Kurt Vonnegut on Veteran’s Day vs Armistice Day:
I will come to a time in my backwards trip when November eleventh, accidentally my birthday, was a sacred day called Armistice Day. When I was a boy, and when Dwayne Hoover was a boy, all the people of all the nations which had fought in the First World War were silent during the eleventh minute of the eleventh hour of Armistice Day, which was the eleventh day of the eleventh month.
It was during that minute in nineteen hundred and eighteen, that millions upon millions of human beings stopped butchering one another. I have talked to old men who were on battlefields during that minute. They have told me in one way or another that the sudden silence was the Voice of God. So we still have among us some men who can remember when God spoke clearly to mankind.
Armistice Day has become Veterans’ Day. Armistice Day was sacred. Veterans’ Day is not.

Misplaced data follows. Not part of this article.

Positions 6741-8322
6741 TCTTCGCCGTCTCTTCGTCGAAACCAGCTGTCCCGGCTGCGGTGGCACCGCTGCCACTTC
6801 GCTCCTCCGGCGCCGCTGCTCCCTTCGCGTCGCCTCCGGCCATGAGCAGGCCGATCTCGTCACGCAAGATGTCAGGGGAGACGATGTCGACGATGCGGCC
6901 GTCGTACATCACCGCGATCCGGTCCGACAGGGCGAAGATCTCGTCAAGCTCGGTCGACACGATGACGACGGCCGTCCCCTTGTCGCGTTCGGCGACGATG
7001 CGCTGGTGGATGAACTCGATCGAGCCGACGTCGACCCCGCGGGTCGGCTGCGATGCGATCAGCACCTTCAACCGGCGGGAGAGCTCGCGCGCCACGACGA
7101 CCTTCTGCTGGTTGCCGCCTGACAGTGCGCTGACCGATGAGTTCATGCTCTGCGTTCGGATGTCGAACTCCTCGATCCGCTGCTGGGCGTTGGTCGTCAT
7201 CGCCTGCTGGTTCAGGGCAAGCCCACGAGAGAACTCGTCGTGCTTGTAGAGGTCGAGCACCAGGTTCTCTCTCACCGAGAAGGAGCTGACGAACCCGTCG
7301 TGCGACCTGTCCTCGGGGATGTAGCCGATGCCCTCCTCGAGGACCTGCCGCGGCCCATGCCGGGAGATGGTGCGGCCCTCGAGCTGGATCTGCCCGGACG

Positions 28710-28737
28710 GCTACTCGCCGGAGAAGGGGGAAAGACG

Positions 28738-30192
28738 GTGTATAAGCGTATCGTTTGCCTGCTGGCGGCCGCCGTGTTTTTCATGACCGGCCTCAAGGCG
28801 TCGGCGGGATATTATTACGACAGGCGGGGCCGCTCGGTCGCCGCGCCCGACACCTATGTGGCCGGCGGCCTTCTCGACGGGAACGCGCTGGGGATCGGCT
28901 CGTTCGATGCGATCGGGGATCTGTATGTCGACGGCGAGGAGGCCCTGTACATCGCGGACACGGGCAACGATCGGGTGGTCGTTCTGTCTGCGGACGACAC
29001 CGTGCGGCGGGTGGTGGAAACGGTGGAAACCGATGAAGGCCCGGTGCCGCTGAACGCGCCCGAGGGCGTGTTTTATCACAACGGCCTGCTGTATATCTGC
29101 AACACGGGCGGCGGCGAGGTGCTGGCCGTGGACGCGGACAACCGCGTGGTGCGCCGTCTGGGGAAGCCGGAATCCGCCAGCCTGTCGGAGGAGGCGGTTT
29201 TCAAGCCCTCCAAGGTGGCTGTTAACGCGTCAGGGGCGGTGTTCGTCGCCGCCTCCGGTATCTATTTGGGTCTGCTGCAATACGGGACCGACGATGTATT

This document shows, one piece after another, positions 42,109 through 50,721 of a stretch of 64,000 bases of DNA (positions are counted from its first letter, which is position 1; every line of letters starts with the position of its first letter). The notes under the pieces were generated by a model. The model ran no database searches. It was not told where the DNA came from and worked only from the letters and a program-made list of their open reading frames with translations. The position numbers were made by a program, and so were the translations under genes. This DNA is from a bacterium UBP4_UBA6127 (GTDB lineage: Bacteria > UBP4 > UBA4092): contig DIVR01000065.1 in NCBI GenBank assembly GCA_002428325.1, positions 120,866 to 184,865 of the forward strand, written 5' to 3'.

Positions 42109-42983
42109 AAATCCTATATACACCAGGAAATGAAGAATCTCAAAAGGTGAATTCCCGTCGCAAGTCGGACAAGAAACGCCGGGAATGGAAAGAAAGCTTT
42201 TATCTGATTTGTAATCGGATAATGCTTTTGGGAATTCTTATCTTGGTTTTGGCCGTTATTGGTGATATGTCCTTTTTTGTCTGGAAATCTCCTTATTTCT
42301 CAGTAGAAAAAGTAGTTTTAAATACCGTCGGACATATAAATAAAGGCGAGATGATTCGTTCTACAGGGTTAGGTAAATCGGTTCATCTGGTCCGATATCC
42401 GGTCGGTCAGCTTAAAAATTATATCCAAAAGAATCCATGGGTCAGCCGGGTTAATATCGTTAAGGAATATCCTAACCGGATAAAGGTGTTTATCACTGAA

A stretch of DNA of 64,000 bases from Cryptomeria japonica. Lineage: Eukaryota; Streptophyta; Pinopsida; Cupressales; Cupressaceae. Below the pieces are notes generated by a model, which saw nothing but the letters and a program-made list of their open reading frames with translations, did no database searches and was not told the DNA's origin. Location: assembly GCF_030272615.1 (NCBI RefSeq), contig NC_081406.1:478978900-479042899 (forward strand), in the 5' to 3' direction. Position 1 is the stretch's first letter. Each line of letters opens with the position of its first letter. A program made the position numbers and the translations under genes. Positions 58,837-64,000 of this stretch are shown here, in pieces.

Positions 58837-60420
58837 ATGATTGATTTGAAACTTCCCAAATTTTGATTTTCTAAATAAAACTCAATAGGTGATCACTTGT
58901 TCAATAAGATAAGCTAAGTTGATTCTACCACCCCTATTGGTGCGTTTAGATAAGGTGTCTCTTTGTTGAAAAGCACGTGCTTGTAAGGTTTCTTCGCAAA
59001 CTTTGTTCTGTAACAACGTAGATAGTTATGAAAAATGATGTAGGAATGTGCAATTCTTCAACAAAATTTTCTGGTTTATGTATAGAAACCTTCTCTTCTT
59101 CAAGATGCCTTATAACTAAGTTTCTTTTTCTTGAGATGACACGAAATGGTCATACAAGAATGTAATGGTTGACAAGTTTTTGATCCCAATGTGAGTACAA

So I will throw Veterans’ Day over my shoulder. Armistice Day I will keep. I don’t want to throw away any sacred things.
What else is sacred? Oh, Romeo and Juliet, for instance.
And all music is.
Breakfast of Champions (1973)
Childhood’s End by Arthur C. Clarke was first published in 1953 and it regularly lands on lists of all-time greatest science fiction novels. It was among the first books I read as a child when I discovered the joy of books and a love for sci-fi.
And now it’s coming to television as a miniseries. The long wait for a trailer is over.
Here it is:
If SyFy does this right, it’ll be great. But more likely, it’ll be fair to good. Hopefully, it won’t be awful. The danger would be in re-writing Clarke to make the aliens evil, rather than as they were in the novel: not quite here with our best intentions at heart, but with a view toward the next step in human evolution.
Childhood’s End, first edition, 1953
“Slaughterhouse Five” by Kurt Vonnegut is a great book to read over Memorial Day weekend. His first-hand account of surviving the bombing of Dresden as an American prisoner during World War 2, and intertwining it with a twisty time-hopping sci-fi story, is both harrowing and compelling.
It was a life-changing book when I first read it in high school. I never wrote — or read — the same way again.
Kurt Vonnegut said, “Love whoever’s around to be loved.” And to that I’ve added, “and be good to dogs and cats, because they’re pure.”